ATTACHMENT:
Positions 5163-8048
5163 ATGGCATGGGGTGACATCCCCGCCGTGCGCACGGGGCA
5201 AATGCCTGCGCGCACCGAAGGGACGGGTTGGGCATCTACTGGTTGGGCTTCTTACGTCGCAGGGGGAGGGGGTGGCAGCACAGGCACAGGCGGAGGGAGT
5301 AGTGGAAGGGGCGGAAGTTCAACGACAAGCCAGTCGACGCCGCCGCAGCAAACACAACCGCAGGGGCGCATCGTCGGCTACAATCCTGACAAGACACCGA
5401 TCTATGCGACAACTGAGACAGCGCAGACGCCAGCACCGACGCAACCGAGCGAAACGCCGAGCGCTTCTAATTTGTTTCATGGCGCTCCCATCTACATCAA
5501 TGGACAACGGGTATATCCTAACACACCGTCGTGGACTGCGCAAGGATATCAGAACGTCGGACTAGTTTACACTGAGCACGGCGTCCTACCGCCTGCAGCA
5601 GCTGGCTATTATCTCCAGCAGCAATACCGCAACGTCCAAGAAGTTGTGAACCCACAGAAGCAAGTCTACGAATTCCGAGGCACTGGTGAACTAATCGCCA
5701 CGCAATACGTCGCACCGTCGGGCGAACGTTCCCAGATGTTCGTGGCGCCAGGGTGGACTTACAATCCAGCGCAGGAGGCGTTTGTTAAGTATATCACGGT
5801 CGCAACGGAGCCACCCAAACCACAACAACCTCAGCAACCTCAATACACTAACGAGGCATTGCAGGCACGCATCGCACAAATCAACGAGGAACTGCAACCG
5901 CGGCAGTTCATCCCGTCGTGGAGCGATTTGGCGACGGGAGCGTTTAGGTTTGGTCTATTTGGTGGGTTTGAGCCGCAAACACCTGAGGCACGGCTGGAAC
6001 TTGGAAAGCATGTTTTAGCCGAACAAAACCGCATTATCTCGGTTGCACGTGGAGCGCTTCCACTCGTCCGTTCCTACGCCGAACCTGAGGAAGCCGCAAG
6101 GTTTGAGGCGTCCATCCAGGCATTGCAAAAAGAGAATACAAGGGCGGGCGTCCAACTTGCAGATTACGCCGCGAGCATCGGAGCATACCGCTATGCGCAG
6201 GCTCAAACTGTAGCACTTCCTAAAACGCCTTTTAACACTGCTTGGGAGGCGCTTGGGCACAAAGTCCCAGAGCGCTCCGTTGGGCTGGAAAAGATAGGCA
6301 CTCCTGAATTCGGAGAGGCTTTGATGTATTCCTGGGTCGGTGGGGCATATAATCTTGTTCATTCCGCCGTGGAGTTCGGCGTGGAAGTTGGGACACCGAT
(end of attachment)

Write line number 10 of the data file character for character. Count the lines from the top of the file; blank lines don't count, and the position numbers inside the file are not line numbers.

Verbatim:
5901 CGGCAGTTCATCCCGTCGTGGAGCGATTTGGCGACGGGAGCGTTTAGGTTTGGTCTATTTGGTGGGTTTGAGCCGCAAACACCTGAGGCACGGCTGGAAC